By Jel Kocmaruk
When you were a kid, you and your pals likely spent many lazy summer afternoons biking to the local park or beach or corner store for snacks to fuel your adventures.
Compare this experience to your child’s summer plans and you’ll find something is likely missing: independent mobility (on bike or on foot) is sadly absent in the lives of many Canadian children. These habits are reflected in children's transportation to and from school as well.
A 2016 parent survey showed that only 25 percent of Canadian children now walk or bike to school, while 58 percent are driven. Studies show that this is a 50 percent reduction in independent mobility in just one generation.
With summer break now in full swing, let your children regain the sense of independence they can get from behind the handlebars.
Stronger spatial awareness & connection to community
Many people recognize the importance of investing in urban environments where we can enjoyably share space with others from different walks of life. For children, cycling opens up an entirely new way of relating to their neighbourhood: their natural curiosity and sense of wonder turns towards their streets.
A U.K. report called Backseat Children recognizes that children that walk or cycle to school have wider social networks in addition to stronger spatial awareness, thanks to their experience interacting with their neighbourhood and the people in it on a daily basis. Armed with rich and colourful mental maps, they experience and remember their neighbourhood and the people in it in a different way than they do from the passenger seat.
Better mental health
Parents are searching for ways to alleviate the negative impacts of anxiety, stress, and depression on their children.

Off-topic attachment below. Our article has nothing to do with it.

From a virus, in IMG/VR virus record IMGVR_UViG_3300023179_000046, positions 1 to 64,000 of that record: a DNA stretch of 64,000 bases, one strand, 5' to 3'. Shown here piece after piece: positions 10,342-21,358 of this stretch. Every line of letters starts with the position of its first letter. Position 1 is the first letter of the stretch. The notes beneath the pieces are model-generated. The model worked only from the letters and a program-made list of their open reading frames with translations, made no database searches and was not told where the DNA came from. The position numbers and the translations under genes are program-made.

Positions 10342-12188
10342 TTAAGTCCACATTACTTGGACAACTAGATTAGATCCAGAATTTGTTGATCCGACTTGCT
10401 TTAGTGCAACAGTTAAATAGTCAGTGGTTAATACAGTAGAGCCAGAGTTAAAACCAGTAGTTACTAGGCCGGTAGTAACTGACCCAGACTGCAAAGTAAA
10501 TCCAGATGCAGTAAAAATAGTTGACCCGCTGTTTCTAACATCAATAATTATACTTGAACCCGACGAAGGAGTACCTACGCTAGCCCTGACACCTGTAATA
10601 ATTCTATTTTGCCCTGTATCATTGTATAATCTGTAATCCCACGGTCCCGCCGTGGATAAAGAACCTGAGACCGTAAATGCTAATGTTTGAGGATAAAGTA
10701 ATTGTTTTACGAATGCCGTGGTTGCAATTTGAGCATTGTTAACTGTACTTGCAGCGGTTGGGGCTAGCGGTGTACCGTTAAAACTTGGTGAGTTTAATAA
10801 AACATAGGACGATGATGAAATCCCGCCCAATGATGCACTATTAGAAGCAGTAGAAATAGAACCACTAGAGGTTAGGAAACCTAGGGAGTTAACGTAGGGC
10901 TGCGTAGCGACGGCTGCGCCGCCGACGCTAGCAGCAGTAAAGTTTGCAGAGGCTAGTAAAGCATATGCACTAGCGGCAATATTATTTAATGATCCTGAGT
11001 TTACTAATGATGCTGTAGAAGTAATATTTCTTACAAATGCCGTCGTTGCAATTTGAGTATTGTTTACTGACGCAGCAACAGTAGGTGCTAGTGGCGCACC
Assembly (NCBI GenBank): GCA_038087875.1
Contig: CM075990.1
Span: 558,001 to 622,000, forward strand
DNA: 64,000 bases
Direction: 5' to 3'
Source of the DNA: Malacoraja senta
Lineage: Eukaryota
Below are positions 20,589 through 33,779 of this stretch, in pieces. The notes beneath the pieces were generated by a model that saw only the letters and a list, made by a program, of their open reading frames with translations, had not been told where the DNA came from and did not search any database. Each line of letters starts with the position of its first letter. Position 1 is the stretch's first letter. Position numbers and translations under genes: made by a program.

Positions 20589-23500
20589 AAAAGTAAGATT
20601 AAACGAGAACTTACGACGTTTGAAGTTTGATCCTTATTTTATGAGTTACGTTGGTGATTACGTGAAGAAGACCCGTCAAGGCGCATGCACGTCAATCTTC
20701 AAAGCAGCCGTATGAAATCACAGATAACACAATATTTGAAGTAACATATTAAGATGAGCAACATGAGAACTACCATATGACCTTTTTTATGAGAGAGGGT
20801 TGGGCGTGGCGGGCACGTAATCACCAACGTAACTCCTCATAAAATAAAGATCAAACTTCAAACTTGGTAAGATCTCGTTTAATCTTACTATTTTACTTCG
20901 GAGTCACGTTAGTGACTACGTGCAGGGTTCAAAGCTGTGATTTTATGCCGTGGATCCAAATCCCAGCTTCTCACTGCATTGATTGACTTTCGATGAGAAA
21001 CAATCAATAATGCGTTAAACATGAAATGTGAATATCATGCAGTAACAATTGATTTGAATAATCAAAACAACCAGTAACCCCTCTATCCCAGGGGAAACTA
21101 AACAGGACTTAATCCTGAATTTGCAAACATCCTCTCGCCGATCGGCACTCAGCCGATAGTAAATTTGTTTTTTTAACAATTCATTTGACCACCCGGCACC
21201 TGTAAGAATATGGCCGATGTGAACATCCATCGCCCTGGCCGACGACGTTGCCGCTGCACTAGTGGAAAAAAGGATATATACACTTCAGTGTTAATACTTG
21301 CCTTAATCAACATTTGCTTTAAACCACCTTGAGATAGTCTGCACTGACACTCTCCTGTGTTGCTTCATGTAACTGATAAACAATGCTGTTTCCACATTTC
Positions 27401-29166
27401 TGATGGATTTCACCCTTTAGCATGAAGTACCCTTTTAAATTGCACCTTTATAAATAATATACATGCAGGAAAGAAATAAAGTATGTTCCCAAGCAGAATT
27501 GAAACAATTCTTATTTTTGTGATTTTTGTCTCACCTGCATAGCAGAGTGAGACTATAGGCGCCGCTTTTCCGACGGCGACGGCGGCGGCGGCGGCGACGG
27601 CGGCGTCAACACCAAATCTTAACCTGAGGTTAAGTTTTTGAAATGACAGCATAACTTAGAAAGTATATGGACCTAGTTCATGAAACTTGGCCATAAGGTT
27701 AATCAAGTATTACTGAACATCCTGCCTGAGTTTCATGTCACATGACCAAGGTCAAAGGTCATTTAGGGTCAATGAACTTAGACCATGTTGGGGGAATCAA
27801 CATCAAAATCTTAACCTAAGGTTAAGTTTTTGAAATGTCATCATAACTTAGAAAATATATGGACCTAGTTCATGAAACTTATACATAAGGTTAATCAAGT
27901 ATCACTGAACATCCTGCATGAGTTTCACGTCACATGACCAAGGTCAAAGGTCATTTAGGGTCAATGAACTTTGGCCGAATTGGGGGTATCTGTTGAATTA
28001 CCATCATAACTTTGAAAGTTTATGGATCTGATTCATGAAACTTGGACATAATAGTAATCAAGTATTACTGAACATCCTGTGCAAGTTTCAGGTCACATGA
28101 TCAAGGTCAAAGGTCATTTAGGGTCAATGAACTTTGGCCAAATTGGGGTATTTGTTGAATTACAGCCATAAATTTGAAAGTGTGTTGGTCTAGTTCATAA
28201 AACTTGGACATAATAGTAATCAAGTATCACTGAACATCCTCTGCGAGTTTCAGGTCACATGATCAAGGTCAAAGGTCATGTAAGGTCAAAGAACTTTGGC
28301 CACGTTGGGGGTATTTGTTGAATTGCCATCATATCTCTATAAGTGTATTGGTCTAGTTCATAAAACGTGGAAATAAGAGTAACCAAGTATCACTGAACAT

Active travel is shown to have a measurable impact on a child’s mental health, including a reduction in the aforementioned conditions. Cycling and walking as a habit (like other forms of physical activity) can also become a positive tool children use throughout their life to manage their mental health.
Want to help your children develop this habit and get in on the fun? Trade in traffic jams for quality time spent with your kids on the bike ride to swimming lessons or the beach. You’ll likely enjoy a positive shared experience that families travelling by car are missing out on.
Better academic performance
And when fall returns consider continuing these active habits during the school year. Although we know children need a break in the middle of day to play and move their bodies during lunchtime, what about before school? Academic success requires concentration, and cycling (or walking) is just the ticket.
A survey of 20,000 Danish schoolchildren in 2012 demonstrated the huge impacts of active travel to school: students showed increased levels of concentration for four hours after their morning travel. Set your children up for an awesome day at school every day by building active travel into your morning routine!
Try cycling with your kids this summer—they’ll thank you for it. And if you’re not sure how to get started consider signing up for a HUB Cycling Family Cycling Course. It’s a great summer activity for the whole family.
- Sunday, July 22 @ South Surrey Recreation Centre, Surrey - REGISTER
- Saturday, July 28 @ Fleetwood Community Centre, Surrey - REGISTER
- Saturday, July 28 @ Maple Ridge Leisure Centre, Maple Ridge - REGISTER
- Sunday, July 29 @ Trout Lake Community Centre, Vancouver - REGISTER
- Sunday, August 12 @ Parkgate Community Centre, North Vancouver - REGISTER
- Saturday, August 18 @ Mundy Park, Coquitlam - REGISTER (program number 626758)
- Sunday, August 19 @ Fraser Heights Recreation Centre, Surrey - REGISTER
- Saturday, August 25 @ Trout Lake Community Centre, Vancouver - REGISTER
- Sunday, August 26 @ South Surrey Recreation Centre, Surrey - REGISTER